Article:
Some of that had to do with circumstances. There were other community things I tended to that seemed to require me more than the coop did. It was doing just fine without me sitting through a three-hour meeting. And  while one of the inducements to attend the meeting is work-slot credit, you get to skip a shift twice a year if you attend two meetings, I really like working  my shift.

Plus, the big issues that have come up all seemed to have popular support for my side of things. Yes to grass-raised beef from local farmers. Yes to good beer. No to bottled water. Good riddance to plastic shopping bags. Condemning Israel by banning the seven products imported from there was an overreach. But then, a couple of years ago, the environmental committee proposed banning the plastic bags in the produce and bulk aisles that people put food in, and I wasn’t sure what to think.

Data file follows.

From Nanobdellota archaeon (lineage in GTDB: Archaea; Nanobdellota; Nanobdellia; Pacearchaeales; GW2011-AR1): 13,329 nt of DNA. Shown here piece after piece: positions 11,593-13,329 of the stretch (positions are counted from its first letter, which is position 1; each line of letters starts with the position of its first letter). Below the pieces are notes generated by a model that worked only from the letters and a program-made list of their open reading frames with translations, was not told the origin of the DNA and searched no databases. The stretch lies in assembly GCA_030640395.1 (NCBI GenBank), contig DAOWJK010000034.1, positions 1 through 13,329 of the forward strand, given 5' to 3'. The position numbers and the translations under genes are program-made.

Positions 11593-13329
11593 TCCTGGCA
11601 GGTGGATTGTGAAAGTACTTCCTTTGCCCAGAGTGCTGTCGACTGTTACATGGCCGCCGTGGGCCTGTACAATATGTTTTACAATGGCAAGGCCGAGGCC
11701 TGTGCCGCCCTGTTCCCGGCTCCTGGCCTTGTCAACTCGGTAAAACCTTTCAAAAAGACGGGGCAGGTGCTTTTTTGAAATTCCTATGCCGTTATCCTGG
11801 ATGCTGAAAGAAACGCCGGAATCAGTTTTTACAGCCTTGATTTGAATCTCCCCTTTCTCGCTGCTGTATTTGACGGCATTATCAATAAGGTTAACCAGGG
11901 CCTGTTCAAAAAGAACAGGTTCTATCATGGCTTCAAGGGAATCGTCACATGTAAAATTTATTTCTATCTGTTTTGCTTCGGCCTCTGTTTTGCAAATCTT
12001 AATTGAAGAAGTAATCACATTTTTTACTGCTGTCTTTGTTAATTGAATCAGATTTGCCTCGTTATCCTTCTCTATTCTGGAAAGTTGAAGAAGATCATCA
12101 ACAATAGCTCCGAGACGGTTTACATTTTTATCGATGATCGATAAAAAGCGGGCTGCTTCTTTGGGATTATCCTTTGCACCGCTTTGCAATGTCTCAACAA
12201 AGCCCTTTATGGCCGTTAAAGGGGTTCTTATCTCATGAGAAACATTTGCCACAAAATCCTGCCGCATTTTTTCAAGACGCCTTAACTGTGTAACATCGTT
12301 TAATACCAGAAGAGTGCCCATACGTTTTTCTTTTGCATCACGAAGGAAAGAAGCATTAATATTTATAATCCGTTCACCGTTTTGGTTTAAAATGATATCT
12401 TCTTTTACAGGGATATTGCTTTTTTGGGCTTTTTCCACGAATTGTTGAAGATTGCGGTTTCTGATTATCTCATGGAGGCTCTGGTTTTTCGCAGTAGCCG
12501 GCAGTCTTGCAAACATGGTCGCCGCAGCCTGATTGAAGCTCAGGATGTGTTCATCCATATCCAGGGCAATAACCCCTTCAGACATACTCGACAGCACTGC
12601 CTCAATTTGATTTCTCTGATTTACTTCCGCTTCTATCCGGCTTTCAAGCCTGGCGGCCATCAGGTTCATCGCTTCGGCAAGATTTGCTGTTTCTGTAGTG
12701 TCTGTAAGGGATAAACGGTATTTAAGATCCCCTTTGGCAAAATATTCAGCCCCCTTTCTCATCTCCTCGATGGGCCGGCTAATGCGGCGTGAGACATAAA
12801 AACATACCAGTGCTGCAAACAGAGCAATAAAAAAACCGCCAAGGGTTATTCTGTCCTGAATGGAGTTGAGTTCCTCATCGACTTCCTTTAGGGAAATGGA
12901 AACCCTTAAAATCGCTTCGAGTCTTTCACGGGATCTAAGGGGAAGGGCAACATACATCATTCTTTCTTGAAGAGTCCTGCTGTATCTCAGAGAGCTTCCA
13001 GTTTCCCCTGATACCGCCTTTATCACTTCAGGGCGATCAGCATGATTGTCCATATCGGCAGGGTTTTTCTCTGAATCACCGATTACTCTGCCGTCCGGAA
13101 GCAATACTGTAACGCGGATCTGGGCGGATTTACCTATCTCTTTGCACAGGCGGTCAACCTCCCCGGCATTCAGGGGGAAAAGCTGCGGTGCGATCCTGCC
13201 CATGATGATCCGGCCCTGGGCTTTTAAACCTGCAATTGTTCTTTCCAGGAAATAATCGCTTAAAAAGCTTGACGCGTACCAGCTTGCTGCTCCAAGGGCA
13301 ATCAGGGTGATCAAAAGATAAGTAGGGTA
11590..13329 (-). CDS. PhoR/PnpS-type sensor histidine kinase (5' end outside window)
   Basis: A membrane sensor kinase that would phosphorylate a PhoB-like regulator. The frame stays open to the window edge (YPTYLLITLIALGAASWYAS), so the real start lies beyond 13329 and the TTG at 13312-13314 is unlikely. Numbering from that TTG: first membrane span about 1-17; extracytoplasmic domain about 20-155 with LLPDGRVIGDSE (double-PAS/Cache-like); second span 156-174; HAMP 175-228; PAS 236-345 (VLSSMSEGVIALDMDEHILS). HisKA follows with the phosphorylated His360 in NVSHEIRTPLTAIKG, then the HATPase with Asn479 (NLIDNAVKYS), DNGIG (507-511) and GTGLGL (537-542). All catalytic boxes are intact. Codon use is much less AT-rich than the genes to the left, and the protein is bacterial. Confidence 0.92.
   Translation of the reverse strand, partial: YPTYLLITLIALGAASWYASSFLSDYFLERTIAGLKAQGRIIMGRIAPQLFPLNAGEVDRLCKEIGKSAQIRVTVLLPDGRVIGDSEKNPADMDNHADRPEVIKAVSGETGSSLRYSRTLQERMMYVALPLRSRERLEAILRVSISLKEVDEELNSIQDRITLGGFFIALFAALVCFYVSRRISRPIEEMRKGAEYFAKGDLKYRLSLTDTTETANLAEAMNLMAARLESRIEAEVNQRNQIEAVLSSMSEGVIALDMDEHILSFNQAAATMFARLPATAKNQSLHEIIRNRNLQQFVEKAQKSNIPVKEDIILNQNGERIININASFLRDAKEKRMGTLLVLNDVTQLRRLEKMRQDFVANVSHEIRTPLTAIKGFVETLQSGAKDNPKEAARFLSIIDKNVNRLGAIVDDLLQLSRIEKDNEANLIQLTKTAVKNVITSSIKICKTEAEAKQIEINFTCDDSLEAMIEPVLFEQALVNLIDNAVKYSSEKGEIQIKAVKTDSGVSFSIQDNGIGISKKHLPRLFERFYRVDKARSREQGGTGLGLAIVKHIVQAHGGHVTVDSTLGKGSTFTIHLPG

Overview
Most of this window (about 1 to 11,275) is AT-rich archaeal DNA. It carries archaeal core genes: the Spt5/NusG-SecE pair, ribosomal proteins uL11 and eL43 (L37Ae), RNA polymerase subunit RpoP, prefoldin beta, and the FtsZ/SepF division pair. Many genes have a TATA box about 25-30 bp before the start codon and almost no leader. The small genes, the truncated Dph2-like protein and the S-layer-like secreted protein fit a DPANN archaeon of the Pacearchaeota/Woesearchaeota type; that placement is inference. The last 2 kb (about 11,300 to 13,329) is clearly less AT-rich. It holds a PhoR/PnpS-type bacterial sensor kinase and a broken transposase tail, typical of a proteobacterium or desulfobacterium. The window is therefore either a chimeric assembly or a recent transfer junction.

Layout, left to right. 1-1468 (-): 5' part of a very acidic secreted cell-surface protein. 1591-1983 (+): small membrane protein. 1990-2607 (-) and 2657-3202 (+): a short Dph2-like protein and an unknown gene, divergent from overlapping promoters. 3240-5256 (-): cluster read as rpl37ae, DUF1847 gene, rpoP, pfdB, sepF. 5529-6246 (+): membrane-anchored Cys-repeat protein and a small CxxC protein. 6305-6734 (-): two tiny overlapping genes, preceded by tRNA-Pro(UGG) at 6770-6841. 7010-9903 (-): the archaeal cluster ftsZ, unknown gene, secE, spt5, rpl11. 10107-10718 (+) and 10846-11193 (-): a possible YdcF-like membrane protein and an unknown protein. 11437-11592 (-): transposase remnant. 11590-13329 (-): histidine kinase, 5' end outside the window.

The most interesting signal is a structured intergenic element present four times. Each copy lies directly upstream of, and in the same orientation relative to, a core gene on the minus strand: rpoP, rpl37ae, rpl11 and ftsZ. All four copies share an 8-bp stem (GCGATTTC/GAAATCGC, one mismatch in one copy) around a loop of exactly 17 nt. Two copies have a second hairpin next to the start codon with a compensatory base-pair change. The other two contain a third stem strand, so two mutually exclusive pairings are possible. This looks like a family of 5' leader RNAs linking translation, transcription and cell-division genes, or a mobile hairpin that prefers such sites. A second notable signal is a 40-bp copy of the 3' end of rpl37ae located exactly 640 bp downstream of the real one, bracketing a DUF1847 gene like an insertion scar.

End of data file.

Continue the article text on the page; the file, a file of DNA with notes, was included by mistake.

It would not be reader friendly to go through the backs and forths, the political wrangling, the discussions and arguments that ensued. Better to watch the excellent local sausage makers put together that fine smoked kielbasa in the meat case, if you want to have fun, but please trust me that a lot of smart people spent a lot of time trying to figure out what to do about the coop’s plastic bag use, which is now limited to what are called roll bags, those thin things you put a lot of loose or wet items into.

It’s an issue. The coop uses 2.5 million roll bags a  year. But the majority of these bags are used to buy local fruits and vegetables and bulk products that regular grocery stores don’t sell. Is it better to sell more local and bulk products? We all agree yes. Will we sell less if folks have to bring their own bags? It seems like yes is the answer.

The fantastic thing about the general meeting I attended tonight is that ideas were discussed. The environmental committee made their case with a very slick video, and then people talked about the proposal (and the video—not everyone appreciated its slickness).